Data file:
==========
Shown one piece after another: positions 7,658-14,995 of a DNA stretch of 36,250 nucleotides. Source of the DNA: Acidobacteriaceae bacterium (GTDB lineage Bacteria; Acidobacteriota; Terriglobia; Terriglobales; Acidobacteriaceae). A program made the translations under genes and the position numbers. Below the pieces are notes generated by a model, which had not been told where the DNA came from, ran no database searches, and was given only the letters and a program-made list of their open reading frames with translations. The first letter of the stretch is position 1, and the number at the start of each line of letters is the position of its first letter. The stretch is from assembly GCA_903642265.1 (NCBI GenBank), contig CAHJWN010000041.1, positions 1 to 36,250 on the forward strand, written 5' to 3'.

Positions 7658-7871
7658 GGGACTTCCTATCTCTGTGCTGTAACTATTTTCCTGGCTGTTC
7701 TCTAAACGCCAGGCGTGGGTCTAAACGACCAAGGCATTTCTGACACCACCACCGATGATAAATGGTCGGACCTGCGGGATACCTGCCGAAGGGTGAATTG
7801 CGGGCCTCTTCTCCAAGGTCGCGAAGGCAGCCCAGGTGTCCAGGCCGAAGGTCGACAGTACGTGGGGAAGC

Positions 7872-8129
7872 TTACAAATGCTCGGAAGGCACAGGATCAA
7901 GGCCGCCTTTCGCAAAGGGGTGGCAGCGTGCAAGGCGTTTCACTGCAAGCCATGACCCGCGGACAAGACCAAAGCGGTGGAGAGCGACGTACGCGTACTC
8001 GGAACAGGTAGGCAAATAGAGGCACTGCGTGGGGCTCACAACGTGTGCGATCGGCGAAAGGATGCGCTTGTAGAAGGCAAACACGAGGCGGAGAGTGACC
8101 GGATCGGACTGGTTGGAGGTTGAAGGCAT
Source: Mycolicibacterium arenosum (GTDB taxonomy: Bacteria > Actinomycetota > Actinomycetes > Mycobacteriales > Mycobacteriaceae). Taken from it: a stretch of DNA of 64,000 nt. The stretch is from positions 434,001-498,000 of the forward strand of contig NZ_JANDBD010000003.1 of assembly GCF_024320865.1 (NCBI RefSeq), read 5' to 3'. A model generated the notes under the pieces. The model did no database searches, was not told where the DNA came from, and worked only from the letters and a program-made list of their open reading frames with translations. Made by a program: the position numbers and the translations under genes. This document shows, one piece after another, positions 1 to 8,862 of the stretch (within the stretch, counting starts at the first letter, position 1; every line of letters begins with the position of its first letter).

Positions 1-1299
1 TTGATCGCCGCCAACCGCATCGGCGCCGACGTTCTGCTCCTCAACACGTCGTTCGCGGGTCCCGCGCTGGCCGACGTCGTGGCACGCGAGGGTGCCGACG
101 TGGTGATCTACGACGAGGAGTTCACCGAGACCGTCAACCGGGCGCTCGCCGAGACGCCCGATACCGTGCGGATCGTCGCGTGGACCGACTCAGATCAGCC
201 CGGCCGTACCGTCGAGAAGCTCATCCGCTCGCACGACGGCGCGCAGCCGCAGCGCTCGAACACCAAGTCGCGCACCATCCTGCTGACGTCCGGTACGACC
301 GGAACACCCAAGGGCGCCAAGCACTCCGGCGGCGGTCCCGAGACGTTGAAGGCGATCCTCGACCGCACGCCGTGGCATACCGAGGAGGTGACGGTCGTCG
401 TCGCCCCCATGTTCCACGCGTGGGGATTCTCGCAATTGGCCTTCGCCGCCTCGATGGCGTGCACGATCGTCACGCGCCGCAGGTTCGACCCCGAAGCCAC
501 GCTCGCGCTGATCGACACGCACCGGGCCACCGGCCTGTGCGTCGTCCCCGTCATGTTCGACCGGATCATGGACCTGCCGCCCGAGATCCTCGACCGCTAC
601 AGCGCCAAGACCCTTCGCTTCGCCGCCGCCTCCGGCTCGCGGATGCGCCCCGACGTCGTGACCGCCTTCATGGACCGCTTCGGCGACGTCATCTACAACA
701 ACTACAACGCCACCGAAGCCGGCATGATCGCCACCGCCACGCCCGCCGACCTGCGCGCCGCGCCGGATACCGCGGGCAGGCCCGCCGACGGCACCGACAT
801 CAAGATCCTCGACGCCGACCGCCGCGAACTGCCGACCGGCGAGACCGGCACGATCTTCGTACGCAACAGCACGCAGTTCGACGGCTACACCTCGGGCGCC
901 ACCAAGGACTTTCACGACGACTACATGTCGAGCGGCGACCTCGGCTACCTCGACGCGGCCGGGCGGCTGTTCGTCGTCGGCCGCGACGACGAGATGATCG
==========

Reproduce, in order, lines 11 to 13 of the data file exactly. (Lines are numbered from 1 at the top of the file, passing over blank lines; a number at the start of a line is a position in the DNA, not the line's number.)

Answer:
Source: Mycolicibacterium arenosum (GTDB taxonomy: Bacteria > Actinomycetota > Actinomycetes > Mycobacteriales > Mycobacteriaceae). Taken from it: a stretch of DNA of 64,000 nt. The stretch is from positions 434,001-498,000 of the forward strand of contig NZ_JANDBD010000003.1 of assembly GCF_024320865.1 (NCBI RefSeq), read 5' to 3'. A model generated the notes under the pieces. The model did no database searches, was not told where the DNA came from, and worked only from the letters and a program-made list of their open reading frames with translations. Made by a program: the position numbers and the translations under genes. This document shows, one piece after another, positions 1 to 8,862 of the stretch (within the stretch, counting starts at the first letter, position 1; every line of letters begins with the position of its first letter).

Positions 1-1299
1 TTGATCGCCGCCAACCGCATCGGCGCCGACGTTCTGCTCCTCAACACGTCGTTCGCGGGTCCCGCGCTGGCCGACGTCGTGGCACGCGAGGGTGCCGACG